By way of a quick comparison, here are 3 Whitefronts (above) that I saw in the Sheffield area last month. These are adults (though I wonder of the back left bird is a 2nd winter). Bit of bill variation with front left slightly longer looking. There was a juvenile there as well.

Below an adult and juvenile albifrons from the Caspian Gull field at Seaton Common last Wednesday (photo by Tristan Reid)

* White-fronted Goose taxonomy seems to be in a state of flux. These are the taxa used in ‘Frontiers in Birding’.

Thanks to Yoav for great set of photos and Richard M, and Tristan R. for helpful feedback


About Martin Garner

I am a Free Spirit
This entry was posted in Wildfowl. Bookmark the permalink.

8 Responses to Pacific White-fronted Goose?

  1. Mike Pope says:

    Hi Martin
    I am based in Kuwait and we had our first record of Greater White-fronted Geese in November 2009 – you can check out my images on
    for further comparison ot those of Yoav’s in Israel.

    • Martin Garner says:

      Hi Mike

      thanks for this- enviable bunch of birds you see there. Your White-fronts look a bit more like 2 pretty normal juvenile ‘albifrons’ to me and make a good comparison- bill shape, white on forehead etc


  2. Laurie Allan says:

    One thing this set of pics highlights is the contrast in the quality of light to be found in the two different locations and the effect that this has on the images – when trying to get to grips with the subtleties of soft part colour and plumage hues it helps to have the llighting conditions that Yoav is used to!

    Interesting and thought-provoking as usual…………

    Laurie –

  3. Liron Ziv says:

    Hi all
    here is a short video of the 2 goose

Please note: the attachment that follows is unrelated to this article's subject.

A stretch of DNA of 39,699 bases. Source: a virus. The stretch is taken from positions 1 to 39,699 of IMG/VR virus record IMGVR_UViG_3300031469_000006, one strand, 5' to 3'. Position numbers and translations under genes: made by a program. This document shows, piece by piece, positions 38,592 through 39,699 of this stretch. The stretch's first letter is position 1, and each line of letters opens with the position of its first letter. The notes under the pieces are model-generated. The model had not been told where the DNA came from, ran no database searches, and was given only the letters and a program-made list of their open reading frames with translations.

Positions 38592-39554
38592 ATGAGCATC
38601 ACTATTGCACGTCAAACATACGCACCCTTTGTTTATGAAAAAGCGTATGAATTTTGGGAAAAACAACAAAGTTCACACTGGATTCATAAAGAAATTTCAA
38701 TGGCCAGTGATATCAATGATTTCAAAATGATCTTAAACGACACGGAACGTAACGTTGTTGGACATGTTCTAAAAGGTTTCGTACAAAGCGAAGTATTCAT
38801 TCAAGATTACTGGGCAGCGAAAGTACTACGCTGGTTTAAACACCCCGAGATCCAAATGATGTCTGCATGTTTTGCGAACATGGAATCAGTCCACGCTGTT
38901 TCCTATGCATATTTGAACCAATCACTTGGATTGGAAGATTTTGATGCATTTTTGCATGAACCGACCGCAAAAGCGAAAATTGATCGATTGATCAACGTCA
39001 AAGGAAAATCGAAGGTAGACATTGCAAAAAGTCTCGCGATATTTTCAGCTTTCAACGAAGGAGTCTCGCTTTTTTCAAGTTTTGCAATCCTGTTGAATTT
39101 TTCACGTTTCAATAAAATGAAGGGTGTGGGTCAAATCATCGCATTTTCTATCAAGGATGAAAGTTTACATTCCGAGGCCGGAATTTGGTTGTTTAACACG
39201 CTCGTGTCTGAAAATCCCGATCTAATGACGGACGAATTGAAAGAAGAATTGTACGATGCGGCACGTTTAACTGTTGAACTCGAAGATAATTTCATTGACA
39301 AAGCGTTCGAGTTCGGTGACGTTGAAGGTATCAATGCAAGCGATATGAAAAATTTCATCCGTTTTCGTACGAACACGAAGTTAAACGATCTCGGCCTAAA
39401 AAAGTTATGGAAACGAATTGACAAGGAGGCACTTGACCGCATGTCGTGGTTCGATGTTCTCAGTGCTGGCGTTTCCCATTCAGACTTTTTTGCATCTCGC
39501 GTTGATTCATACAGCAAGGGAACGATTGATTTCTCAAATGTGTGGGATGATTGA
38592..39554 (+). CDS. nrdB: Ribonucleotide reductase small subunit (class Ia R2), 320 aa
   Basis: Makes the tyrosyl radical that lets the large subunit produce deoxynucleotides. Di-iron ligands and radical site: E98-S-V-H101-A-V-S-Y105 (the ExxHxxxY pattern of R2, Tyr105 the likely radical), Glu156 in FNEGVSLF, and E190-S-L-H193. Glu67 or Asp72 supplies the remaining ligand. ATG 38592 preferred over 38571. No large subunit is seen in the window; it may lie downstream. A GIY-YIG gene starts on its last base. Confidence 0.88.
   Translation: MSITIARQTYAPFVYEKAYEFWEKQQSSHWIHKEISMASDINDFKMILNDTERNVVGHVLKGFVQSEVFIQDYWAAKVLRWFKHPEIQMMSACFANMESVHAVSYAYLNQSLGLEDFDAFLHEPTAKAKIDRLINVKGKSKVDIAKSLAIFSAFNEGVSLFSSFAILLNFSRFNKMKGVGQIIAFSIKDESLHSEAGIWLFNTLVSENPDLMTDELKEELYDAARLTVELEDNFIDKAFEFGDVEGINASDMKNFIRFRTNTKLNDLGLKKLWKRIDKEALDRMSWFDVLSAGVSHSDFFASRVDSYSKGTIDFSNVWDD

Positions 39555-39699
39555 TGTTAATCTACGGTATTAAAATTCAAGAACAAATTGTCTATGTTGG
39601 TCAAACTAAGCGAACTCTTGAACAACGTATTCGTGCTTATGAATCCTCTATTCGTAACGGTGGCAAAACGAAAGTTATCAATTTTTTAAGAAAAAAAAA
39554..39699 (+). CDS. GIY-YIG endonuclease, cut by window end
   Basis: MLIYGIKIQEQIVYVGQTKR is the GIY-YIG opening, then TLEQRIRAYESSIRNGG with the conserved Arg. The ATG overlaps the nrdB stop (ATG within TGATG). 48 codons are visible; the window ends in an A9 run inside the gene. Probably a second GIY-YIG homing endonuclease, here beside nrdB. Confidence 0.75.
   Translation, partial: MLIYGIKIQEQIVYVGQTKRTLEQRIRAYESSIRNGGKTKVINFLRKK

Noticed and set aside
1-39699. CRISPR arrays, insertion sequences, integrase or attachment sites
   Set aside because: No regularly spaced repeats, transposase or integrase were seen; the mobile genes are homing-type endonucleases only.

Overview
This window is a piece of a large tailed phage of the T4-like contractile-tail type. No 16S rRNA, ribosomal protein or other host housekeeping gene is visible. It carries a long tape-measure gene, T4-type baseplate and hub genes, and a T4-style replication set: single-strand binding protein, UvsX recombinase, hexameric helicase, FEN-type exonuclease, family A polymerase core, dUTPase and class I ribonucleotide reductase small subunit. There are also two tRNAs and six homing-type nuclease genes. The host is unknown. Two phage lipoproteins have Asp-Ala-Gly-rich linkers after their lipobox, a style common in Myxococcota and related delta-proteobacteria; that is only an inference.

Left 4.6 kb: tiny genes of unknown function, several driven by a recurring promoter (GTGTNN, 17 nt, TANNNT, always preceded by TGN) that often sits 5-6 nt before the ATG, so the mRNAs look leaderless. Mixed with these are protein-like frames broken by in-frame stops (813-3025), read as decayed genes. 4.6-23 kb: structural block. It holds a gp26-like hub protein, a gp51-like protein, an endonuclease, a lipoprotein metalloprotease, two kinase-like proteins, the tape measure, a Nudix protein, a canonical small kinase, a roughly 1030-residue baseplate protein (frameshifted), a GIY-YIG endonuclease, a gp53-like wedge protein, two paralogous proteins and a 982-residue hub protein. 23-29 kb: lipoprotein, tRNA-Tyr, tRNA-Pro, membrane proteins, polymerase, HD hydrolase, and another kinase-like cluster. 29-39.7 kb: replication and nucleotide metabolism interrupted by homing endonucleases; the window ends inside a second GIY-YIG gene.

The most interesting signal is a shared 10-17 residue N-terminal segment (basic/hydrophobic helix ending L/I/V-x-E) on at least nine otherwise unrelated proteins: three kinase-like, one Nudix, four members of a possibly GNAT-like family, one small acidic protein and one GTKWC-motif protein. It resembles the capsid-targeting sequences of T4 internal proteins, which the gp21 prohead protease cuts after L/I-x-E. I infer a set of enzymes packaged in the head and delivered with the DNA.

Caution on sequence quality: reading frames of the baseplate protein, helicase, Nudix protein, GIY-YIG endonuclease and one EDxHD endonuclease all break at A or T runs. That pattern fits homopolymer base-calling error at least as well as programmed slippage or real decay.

took at the same day

    • Martin Garner says:

      Thanks very much- can see the tail of the smaller bird more clearly in which the white tip does look rather thin, and the big one (male I guess) still looks very Pacific-like to me as it exaggerates the features.

      Cheers Martin

  4. Hello Martin,

    An interesting option! I see a lot of juvenile ‘albifrons’ in The Netherlands every winter and am always surprised by the variability in moult an bill colouration. However, the Israelian birds do have very long bills indeed, a-typical for albifrons. The length of the culmen may be a strong indication for a more eastern origin. Maybe your theorie also fits this case: A bird I wouldn´t call ´rossicus´!

    You possibly know this article already?:

    • Martin Garner says:

      Hi Albert

      thanks for this. Appreciate your positive comments in the light of your experience in the Netherlands. Indeed i will be over the the Dutch Birding Day in Feb and am planning to stay on 2-3 days to look at the geese- so might see you there?

      I agree that bean looks v. interesting and thanks for the article which I hadn’t seen

      Cheers! Martin

  5. Hi Martin, I will be at the DBA day too and could tell you some areas with over 20.000 geese in February.

Leave a Reply

Fill in your details below or click an icon to log in: Logo

You are commenting using your account. Log Out /  Change )

Google+ photo

You are commenting using your Google+ account. Log Out /  Change )

Twitter picture

You are commenting using your Twitter account. Log Out /  Change )

Facebook photo

You are commenting using your Facebook account. Log Out /  Change )


Connecting to %s